UNO's largest incoming undergraduate class, enrollment increase part of 'something special'
Published: Tuesday, September 24, 2013
Updated: Thursday, December 12, 2013 21:12
Chancellor John Christensen and fellow university administrators set a lofty goal in 2011: Get UNO enrollment to 20,000 by the year 2020.
That number became more of a reality this semester, the University reported, as UNO’s total enrollment hit 15,227 students, including a record-setting 3,251 incoming undergraduate class and 1,890 new freshmen. The overall increase in enrollment this year is three percent, the largest increase UNO has seen in five years.
The University also saw key increases across several enrollment demographics this academic year. The number of minority students jumped 16.1 percent; graduate students increased 9.1 percent to make for 2,892 enrolled; international student numbers raised 4.3 percent to make 732 enrollees; and a 4.1 percent increase in nonresident students brings their total to 1,928.
These results didn’t just happen overnight. UNO has made these significant strides possible due to making key additions on-site and in the classroom.
Most recently, UNO cut the ribbon to the state-of-the-art Biomechanics Research Building, which houses the Nebraska Biomechanics Core Facility and their research of human movement.
Athletics are very important in Nebraska, and UNO’s move to Division-I is looking to make the school a more attractive option for student athletes. The addition of a University-owned arena should also turn more heads.
UNO has also earned a number of awards, as well as recognition by prestigious institutions. In 2011 the school was classified as a Carnegie Doctoral/Research institution, a distinction shared by less than 100 universities. The University has also become more-accommodating in the 21st century by offering more online courses. This year, UNO’s online Bachelor of General Studies (BGS) degree, the entire University of Nebraska system’s only fully-online bachelor’s degree program available, was ranked in the top 5 percent of online degree programs in the country, according to US News & World Report.
Add in other recent facility additions like Mammel Hall, the renovated HPER building and the soon-opening Community Engagement Center and the list of accomplishments just starts to trail off.
Dean of Graduate Studies Deborah Smith-Howell celebrates her 25th year of working for the University this year and has been around to see the school’s gradual-but-drastic transformation. She says the University’s campus additions and expansions over the years have made UNO a more traditional school.
“There are a lot of differences between then and now, but I think one of the biggest differences is the idea of having more full-time students,” Smith-Howell said. “It seemed unusual 20-plus years ago that we had full-time graduate students. But now we have seen such an increase in both undergraduate and graduate students, and that comes with putting the focus on the campus.”
Associate Vice Chancellor for Enrollment Management Pelema Morrice has been with UNO for much less time than Smith-Howell. Hired in 2011, Morrice became the leader behind UNO’s strategic enrollment management planning.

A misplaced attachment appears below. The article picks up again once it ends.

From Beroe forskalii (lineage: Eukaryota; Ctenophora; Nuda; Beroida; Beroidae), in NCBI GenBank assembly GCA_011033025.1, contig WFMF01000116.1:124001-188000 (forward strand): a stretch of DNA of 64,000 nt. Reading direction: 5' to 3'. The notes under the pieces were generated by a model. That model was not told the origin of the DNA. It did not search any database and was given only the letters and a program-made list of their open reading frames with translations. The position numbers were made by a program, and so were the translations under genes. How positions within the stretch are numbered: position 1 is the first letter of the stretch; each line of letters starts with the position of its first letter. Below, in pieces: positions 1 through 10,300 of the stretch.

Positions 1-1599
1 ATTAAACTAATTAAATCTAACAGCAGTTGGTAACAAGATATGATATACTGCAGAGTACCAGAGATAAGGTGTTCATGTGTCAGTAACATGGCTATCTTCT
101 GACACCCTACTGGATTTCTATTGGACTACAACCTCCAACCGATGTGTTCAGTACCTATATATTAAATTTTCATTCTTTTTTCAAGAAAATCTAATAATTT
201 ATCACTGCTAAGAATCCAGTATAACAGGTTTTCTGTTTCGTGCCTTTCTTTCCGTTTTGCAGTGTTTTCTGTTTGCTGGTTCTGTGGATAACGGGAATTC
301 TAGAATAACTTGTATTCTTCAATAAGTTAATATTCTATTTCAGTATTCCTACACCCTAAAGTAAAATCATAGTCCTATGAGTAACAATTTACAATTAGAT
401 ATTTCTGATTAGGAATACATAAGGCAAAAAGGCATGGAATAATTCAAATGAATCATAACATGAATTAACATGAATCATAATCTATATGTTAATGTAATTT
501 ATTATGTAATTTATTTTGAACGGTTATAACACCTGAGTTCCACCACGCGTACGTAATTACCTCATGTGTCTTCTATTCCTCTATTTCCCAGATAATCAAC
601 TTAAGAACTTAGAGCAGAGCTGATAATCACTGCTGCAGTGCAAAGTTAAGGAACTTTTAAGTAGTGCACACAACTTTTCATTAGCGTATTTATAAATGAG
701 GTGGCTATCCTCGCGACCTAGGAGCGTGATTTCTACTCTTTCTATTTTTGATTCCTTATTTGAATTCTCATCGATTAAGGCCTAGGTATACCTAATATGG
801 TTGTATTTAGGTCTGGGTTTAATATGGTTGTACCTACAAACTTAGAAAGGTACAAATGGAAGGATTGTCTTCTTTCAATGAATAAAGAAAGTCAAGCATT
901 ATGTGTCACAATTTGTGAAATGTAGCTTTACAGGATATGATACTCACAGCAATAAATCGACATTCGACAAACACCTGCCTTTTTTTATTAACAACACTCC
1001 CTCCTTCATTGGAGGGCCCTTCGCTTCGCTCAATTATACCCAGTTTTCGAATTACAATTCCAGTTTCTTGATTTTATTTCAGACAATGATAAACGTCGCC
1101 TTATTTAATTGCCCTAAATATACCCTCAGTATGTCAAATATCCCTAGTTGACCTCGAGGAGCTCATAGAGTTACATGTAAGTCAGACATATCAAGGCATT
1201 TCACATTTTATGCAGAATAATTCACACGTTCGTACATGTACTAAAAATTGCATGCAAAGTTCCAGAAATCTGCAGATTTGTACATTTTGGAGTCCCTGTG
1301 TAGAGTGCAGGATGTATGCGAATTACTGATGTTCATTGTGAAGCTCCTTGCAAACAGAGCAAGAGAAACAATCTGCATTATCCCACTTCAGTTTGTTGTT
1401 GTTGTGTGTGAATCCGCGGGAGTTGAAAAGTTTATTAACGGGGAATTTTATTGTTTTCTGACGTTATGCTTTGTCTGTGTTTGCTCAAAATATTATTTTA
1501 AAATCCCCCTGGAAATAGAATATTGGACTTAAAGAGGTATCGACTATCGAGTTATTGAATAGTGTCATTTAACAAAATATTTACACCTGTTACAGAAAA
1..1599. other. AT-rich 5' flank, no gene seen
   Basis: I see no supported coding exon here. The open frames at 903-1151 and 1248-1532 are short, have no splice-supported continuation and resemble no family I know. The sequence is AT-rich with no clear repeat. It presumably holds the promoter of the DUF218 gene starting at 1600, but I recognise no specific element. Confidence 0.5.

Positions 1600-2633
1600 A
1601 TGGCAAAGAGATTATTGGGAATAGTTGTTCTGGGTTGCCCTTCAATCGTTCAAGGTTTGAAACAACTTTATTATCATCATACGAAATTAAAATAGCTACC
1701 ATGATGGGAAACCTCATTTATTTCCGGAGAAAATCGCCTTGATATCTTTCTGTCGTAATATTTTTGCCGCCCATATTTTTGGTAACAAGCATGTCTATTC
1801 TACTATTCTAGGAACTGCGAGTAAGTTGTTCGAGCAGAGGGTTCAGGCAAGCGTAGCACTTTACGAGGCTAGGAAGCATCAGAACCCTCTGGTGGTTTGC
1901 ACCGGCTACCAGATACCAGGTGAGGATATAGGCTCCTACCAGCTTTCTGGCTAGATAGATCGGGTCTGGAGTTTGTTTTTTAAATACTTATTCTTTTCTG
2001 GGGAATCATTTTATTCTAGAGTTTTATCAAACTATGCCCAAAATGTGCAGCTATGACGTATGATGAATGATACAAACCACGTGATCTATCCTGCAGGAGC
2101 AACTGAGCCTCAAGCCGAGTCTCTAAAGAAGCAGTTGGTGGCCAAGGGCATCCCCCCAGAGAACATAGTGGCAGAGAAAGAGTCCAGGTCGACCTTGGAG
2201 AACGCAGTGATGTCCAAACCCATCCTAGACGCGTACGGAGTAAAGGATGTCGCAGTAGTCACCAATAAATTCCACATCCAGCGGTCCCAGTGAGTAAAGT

“I was very fortunate when I arrived two years ago,” Morrice said. “Chancellor Christensen and Dr. [B.J.] Reed have already set out with admission and enrollment goals and were putting the right people and instructors in place to actualize the growth. I came in at a good time to be able to add another piece to the puzzle, but a lot had already been done before I arrived, so I’ve just been trying to champion that work since 2011 and build on that platform.”
Another important element for UNO to draw more appeal is having a recognizable brand, which has become more-apparent since the University’s unveiling of a fully-developed brand guide in 2011.
“It’s not just important in the city, it’s in the region and nation, too,” Smith-Howell said. “One of the things we know is that kind of brand identity, that ability to recognize – whether it’s a slogan or icon – what it represents is really critical to be able to establish and build on a reputation for any kind of institution.”
While UNO is currently enjoying its success, the institution must continue to think forward to the future.
“We are in a very competitive market for students,” Morrice said. “It is very important that we are aggressive about making sure that we are able to provide opportunities for students. It allows for UNO to grow, it allows the community and Omaha and the region to grow and it simply just gets more students out there to earn degrees and ready themselves for the workforce.”
Managing for change is at a critical point within UNO now. The top administrators know that while change is good, it must be consistent to keep students coming in.
“[UNO] recognizes that change is inevitable,” Smith-Howell said. “And that change comes much more quickly now, so we have to prepare ourselves for that. We are in a truly dynamic environment, where in order to succeed you need to be constantly monitoring the environment around you, and not just thinking about students now, but where they’re going to need to be 10, 15, 20 years down the road.”
Although the future is never certain, University representatives like Smith-Howell and Morrice said that they are happy to be where they are at and how UNO is shaping up.
“We have something special here in Omaha,” Smith-Howell said.